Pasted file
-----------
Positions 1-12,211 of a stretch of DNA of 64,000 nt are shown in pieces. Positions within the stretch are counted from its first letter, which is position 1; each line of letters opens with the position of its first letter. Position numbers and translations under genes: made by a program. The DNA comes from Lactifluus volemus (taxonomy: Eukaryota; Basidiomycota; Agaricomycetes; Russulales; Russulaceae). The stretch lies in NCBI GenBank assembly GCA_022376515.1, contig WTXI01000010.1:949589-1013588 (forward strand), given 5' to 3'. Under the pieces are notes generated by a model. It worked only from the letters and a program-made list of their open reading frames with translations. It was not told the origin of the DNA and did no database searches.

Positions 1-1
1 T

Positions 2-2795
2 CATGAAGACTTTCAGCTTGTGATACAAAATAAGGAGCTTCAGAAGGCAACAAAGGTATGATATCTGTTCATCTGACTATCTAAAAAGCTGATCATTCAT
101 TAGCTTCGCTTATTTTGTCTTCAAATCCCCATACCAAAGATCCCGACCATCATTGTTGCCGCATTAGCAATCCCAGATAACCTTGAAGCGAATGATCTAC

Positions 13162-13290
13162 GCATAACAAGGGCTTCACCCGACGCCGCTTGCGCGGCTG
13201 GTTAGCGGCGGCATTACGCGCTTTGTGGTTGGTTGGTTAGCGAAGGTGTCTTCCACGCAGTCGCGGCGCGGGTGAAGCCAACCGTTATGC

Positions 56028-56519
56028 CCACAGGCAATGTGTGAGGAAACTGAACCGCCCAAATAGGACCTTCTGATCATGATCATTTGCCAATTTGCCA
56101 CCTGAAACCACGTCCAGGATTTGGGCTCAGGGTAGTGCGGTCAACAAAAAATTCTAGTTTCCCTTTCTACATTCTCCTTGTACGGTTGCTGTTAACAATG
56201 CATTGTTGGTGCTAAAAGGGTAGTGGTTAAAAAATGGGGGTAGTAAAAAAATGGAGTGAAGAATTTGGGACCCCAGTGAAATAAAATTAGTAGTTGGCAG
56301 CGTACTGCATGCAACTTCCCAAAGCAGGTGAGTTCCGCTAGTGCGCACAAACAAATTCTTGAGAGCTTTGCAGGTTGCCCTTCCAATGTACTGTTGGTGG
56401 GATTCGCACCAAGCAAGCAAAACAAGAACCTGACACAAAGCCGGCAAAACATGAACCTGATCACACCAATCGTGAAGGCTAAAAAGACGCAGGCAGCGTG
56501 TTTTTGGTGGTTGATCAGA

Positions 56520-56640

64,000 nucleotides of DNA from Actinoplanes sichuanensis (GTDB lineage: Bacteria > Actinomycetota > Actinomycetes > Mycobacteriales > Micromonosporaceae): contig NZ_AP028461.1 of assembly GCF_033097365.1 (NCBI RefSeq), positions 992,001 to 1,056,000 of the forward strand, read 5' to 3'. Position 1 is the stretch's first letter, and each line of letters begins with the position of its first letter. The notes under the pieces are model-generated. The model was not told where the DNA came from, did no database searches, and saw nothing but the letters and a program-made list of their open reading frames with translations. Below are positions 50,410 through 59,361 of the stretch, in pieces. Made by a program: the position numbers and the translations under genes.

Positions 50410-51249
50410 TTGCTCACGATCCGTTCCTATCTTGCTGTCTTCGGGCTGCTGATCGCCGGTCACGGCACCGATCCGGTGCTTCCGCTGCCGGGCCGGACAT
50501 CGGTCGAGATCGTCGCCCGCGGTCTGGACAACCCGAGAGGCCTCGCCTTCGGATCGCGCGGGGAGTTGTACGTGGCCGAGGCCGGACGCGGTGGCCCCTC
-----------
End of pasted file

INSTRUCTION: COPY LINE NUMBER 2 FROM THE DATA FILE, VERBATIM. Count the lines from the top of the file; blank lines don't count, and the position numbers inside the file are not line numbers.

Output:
Positions 1-1